Holy vrch_košťálov_Lovoš (4).jpg

Cycle Route No. 25 - To the Oparenský valley and to Hradiště

Cycle route No. 25 is a relatively long route that leads through many interesting places in the Bohemian Central Highlands.

Start your cycling trip in Lovosice from where you follow the alternative route of the Elbe Trail 2A and ride to the ferry to Malé Žernosky. Here you will join the cycle route No. 25, which leads to the Oparenský valley. In the picturesque valley you can have a refreshment in the Černodolski mill and continue along cycle route No. 25 to the foot of Lovoš via the village of Oparno. From Oparno, the route then leads through Režný Újezd under the Boreč and Košťálov hills and past the ruins of Skalka Castle. And then to the second highest mountain of the Bohemian Central Highlands - Hradišťany. But the route does not end here either and continues on to Most and from there to the Ore Mountains. This is a long and demanding cycling route. Our trip turns off at Hradišťany and heads along cycle route No. 3119 to Třebívlice, where you can board the Plum Railway train that will take you back to Lovosice.

If 40 km is not enough for you, you can go back to Lovosice on your own thanks to cycle routes No. 3119 and 3118, which lead through Lkáň, Třebenice, Úpohlavy and Sulejovice to Lovosice. You can also make several detours along the route and visit other beautiful places. For example, we drove up to Holý vrch above the village of Sutom.

Trip length: 40 km; Climb: 870 m, Descent: 750 m

Route: Lovosice - Malé Žernoseky - Oparenské údolí - Oparno - Rezný Újezd - Sutom - Vlastislav - Hradišťany - Dřevce - Skalice - Třebívlice - to Lovosice along the Plum Track.

Basic route on mapy.cz and longer route on mapy.cz.

Náměstí a radnice - Vojtěch Krejčí.jpg


Archaeological finds show that Lovosice was an important trade center in prehistoric times. The first written mention of Lovosice, however, comes "only" from 1143, when Prince Vladislav II. donated Lovosice to the Strahov Monastery.

In the 13th century, the village belonged to the lords of Lichtemburk, who sold them twice - in 1251 and 1272 - to the Meissen Cistercian monastery of Altzella. They belonged to the Lovosice monastery until 1415, when King Wenceslas IV. took it and made it to a fief of Vlášek from Kladno. Roughly, in the 15th century a fortress was built in Lovosice, about which very little is known. In 1510, the village was registered into the hands of the Šlejnice family, who probably had the local fortress rebuilt into a Renaissance chateau. At some point in the third quarter of the 16th century. In 1574, Lovosice was acquired by Jan of Valdštejn, whose son Adam achieved the promotion of the village to a town in 1600.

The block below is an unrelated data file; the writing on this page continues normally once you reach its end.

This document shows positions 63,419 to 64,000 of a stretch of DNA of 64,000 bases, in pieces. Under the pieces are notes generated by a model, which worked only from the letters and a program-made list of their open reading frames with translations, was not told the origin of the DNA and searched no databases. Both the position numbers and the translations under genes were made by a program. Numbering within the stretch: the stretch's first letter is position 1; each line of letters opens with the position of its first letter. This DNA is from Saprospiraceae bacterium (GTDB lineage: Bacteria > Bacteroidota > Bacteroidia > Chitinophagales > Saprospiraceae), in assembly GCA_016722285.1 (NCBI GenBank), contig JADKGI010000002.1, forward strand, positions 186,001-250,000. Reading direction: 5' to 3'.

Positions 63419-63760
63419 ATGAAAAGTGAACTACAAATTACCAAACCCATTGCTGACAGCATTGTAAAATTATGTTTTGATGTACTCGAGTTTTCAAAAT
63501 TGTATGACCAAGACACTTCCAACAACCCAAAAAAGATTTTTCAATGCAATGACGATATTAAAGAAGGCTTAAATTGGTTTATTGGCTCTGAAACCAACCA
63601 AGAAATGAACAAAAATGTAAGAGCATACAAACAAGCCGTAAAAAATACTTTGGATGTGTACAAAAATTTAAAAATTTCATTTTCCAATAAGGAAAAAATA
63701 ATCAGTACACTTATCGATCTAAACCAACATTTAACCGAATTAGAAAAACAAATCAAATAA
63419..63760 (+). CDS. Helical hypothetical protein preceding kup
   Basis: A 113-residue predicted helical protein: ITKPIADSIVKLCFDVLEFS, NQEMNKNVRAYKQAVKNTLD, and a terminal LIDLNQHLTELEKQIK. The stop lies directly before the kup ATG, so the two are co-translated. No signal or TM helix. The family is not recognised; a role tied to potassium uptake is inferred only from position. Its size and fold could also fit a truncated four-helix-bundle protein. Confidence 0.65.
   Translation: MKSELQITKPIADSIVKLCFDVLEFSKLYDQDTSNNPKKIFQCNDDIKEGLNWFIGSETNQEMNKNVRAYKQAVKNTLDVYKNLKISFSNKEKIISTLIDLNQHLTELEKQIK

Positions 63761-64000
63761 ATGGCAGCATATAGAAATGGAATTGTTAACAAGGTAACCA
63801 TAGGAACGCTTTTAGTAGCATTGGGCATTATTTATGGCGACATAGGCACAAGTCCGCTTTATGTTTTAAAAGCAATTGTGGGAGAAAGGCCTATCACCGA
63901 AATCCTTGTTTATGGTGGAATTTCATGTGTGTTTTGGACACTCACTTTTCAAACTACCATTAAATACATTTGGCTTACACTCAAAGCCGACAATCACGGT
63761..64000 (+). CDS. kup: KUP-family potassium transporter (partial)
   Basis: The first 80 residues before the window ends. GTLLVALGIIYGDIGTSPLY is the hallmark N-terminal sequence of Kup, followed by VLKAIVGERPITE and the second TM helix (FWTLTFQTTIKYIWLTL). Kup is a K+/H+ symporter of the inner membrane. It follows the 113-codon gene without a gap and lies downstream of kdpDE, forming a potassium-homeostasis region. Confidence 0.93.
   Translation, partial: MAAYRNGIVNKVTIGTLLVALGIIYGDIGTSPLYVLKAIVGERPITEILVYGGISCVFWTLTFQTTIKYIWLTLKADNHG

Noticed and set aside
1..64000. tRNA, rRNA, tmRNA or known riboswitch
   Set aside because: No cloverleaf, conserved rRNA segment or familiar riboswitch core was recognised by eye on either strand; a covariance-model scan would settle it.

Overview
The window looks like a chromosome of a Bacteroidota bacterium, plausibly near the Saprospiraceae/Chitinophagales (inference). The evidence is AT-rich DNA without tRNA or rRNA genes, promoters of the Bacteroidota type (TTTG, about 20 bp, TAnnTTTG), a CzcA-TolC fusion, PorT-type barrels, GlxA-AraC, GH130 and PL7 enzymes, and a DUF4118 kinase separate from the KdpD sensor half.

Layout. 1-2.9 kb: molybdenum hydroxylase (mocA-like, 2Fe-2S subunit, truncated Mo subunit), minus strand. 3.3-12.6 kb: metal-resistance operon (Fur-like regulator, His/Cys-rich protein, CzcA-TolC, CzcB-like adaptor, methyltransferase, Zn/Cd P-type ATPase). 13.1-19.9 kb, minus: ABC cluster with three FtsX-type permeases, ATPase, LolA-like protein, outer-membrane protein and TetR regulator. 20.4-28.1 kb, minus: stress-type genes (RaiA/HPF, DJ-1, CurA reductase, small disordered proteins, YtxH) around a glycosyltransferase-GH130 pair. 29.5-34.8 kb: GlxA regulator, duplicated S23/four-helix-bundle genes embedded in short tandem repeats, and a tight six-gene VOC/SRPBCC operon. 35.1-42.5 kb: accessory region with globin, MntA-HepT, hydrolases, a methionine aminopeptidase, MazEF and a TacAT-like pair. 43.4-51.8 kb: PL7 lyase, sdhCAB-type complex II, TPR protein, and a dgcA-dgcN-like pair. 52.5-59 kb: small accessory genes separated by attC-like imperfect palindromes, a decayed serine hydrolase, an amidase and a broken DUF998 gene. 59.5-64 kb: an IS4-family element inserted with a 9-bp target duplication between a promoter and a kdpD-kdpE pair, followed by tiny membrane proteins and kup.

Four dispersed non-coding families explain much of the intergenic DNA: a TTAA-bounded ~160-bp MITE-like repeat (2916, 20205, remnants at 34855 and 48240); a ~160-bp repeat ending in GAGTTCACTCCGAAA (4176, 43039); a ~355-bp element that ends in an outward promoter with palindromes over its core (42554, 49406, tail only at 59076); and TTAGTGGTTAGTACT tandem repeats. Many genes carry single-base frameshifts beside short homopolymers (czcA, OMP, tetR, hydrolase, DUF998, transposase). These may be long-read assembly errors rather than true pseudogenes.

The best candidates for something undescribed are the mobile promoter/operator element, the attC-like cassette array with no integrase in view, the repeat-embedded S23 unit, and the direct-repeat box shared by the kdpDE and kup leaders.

In 1756, the first battle of the Seven Years' War was fought near Lovosice, in which King Frederick II. the Great of Prussia defeated the Austrian army led by General von Brown. In 1783, the Lovosice estate was acquired by the Schwarzenbergs, who held it until 1945. In the first half of the 19th century, the town was hit by two catastrophes: in 1809 a large fire and in 1845 a large flood, but the town recovered from both.

Lovosice has been a free town since the middle of the 19th century. The industrial development of the city was supported by the railway, which in the years 1850 - 1851 connected it with Prague and Dresden. This was followed by the founding of a “cikorka” factory, a sugar factory, a brewery and most importantly the first chemical factory in 1900. The town acquired a modern character through a radical reconstruction in the second half of the 20th century, during which a number of older buildings were demolished, including the former Jewish ghetto.

Although Lovosice is traditionally seen as an industrial town, there are interesting monuments: in addition to the already mentioned castle, it is mainly the Baroque church of St. Wenceslas from 1745 and the so-called Pfannschmidt's villa from 1887. The villa has a remarkable stucco decoration in the interior. Lovosice is a popular starting point for trips to Lovoš and further to the Central Bohemian Uplands.


Informační centrum Lovosice
Osvoboditelů 48/55
410 02 Lovosice

Telephone contact
+420 416 571 174


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Towns and villages